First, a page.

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M47 (NGC 2422) and M46 (NGC 2437) are open clusters in the constellation Puppis. In the image, M47 is on the right, and M46 with the planetary is on the left. The planetary is green due to emission from oxygen. These clusters are a beautiful sight in a single view in binoculars or wide field telescope. The planetary nebula NGC 2438 in M46 is a nice sight in amateur telescopes, like 6 to 8-inches aperture. M46 is about 300 million years old and about 5,500 light-years distant. M47 is younger, estimated to be less than 80 million years old and only 1,600 light-years distant. Slightly below the line between M46 and M47 is the small and old open star cluster NGC 2425. It is estimated to be 2.5 billion years old, and the stars in the cluster are cooler (yellow-orange). Cooler stars have longer lives than blue stars. Above M47 is the open star cluster NGC 2423. Note the patch of burnt-orange interstellar dust between these clusters.
Technical. This image was obtained with a Canon 7D Mark II 20-megapixel digital camera and 300 mm f/2.8 L IS II lens at f/2.8 and ISO 1600. No dark frame subtraction, no flat fields. Tracking with an Astrotrac and no guiding. The 27 minutes total exposure (27 1-minute exposures). The image is 60% of full resolution.
Post processing: stretched with rnc-color-stretch. Also see Astrophotography Image Processing Basic Work Flow.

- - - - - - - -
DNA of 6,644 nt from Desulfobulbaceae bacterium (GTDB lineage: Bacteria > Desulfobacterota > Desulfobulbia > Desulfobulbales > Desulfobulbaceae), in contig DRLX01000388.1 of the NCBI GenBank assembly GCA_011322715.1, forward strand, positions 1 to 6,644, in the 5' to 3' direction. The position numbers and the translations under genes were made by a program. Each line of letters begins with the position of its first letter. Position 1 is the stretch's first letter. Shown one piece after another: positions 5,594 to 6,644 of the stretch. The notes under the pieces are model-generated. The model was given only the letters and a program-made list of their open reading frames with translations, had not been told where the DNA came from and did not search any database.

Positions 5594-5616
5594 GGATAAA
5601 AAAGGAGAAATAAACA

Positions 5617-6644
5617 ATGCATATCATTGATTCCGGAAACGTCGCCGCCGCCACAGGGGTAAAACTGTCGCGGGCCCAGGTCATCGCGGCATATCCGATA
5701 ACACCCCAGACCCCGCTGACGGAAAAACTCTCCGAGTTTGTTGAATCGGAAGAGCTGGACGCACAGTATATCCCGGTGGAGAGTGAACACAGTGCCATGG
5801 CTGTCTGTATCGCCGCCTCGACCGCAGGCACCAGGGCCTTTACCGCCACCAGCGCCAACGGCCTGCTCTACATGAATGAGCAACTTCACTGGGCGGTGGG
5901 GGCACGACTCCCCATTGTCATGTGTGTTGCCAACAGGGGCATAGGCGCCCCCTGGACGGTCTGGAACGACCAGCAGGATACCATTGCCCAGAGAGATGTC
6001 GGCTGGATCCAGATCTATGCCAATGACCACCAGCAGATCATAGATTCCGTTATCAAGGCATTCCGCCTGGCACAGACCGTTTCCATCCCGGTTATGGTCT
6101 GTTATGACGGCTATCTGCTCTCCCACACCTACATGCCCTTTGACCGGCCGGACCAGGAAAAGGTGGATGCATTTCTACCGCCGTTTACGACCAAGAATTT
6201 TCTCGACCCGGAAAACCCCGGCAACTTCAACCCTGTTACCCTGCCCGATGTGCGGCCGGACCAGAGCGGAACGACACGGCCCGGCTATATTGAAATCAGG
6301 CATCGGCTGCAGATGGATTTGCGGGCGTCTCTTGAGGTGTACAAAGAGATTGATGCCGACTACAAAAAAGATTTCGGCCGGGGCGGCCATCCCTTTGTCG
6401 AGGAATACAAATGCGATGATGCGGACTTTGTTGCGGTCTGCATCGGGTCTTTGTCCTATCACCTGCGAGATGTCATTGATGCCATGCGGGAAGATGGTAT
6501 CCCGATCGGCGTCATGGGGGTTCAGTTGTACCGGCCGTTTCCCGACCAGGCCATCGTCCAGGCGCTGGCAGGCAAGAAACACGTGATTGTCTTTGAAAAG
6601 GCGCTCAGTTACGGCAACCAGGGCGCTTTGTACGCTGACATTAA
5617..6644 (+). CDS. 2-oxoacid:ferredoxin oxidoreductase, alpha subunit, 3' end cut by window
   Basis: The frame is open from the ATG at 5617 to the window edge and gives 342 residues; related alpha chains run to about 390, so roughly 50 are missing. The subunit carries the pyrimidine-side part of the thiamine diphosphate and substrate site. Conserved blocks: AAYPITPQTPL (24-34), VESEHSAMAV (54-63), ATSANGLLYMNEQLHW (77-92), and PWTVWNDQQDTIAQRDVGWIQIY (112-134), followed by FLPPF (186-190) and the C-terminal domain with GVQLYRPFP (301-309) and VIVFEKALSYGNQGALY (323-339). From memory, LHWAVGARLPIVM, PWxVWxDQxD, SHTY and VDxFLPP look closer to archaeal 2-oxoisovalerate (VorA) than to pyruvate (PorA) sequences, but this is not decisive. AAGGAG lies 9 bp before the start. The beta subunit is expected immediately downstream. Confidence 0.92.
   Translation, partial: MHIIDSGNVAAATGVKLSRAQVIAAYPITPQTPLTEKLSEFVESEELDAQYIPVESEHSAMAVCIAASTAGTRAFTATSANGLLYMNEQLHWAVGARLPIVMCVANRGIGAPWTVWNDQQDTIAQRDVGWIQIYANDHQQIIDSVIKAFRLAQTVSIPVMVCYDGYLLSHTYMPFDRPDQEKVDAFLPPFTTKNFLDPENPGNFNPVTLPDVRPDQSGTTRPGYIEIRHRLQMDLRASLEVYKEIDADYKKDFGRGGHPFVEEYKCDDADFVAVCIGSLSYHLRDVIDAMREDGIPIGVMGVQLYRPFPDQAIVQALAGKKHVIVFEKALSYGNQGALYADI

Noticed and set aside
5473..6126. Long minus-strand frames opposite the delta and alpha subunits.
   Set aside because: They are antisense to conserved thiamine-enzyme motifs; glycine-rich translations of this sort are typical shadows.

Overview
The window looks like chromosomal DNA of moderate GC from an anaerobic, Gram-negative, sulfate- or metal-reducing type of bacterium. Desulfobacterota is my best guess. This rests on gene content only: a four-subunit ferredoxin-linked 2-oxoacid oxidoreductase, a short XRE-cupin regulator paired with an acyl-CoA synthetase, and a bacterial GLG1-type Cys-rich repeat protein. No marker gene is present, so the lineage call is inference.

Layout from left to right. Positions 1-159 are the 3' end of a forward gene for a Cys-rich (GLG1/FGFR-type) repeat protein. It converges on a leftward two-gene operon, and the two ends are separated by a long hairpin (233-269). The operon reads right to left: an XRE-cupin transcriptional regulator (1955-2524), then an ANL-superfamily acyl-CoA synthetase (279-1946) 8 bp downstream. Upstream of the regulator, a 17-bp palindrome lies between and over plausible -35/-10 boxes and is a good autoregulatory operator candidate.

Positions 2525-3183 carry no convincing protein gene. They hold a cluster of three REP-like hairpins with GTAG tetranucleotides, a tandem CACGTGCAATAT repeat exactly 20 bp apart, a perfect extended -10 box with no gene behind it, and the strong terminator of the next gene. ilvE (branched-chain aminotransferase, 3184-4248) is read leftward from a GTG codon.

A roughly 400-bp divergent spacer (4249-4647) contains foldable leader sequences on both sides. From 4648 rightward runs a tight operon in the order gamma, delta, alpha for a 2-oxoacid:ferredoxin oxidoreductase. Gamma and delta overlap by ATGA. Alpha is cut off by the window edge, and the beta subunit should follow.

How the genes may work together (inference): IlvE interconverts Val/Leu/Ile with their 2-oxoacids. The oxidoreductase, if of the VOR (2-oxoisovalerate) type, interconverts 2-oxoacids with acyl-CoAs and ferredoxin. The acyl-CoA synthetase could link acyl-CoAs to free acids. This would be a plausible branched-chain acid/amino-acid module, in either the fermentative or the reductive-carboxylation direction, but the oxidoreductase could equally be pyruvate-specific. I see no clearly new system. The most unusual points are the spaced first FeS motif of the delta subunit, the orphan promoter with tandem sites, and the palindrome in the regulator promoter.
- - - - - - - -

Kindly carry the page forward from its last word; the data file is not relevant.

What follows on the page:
This is a natural color image. The high dynamic range of astrophotos must be stretched to bring out the range of details the camera recorded. But the typical image stretch process loses color for brighter subjects (e.g. stars and the brighter parts of deep sky objects become whiter as they are made brighter). To process this image I used a new algorithm, rnc-color-stretch that does not lose color during the stretch. How do we know the colors are reasonable? The star colors can be checked against stellar photometry. The star color diversity is impressive in this region of the sky. Note the orange stars, which have B-V of 1 to about 2. The blue-white stars have B-V in the range of about 0 to -0.5. The colors closely follow the color sequence in Table 1 at Color of Stars. Solar-type stars have a B-V of 0.63 and appear close to white (daylight white balance).
The Exposure Factors, CEF, CEFA are measures of the relative amounts of light received from a subject. It can be used to fairly compare wildly different lens/telescope apertures and exposure times. For this image:
Modern DSLRs like the 7D Mark II include on sensor dark current suppression and low fixed pattern noise at ISOs around 1600 and higher, making no need for dark frame subtraction. Modern raw converters correct for light fall-off and also correct for hot/dead/stuck pixels. This makes processing low light images easy: simply align and average.
To learn how to obtain stunning images like this, please visit my Extensive Articles on Photography .
See my review of the Canon 7D Mark II and why it is so good for astrophotography: Canon 7D Mark II sensor analysis.
Keywords to this image = astrophoto-1 star_cluster Messier night low-light digital_astro canon_7d2 rnc-color-stretch
Image ID: m46+m47.c02.01.2016.0J6A6942-73-av27.a-1500-rs20,2.e-1954s.jpg
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Last updated May 29, 2019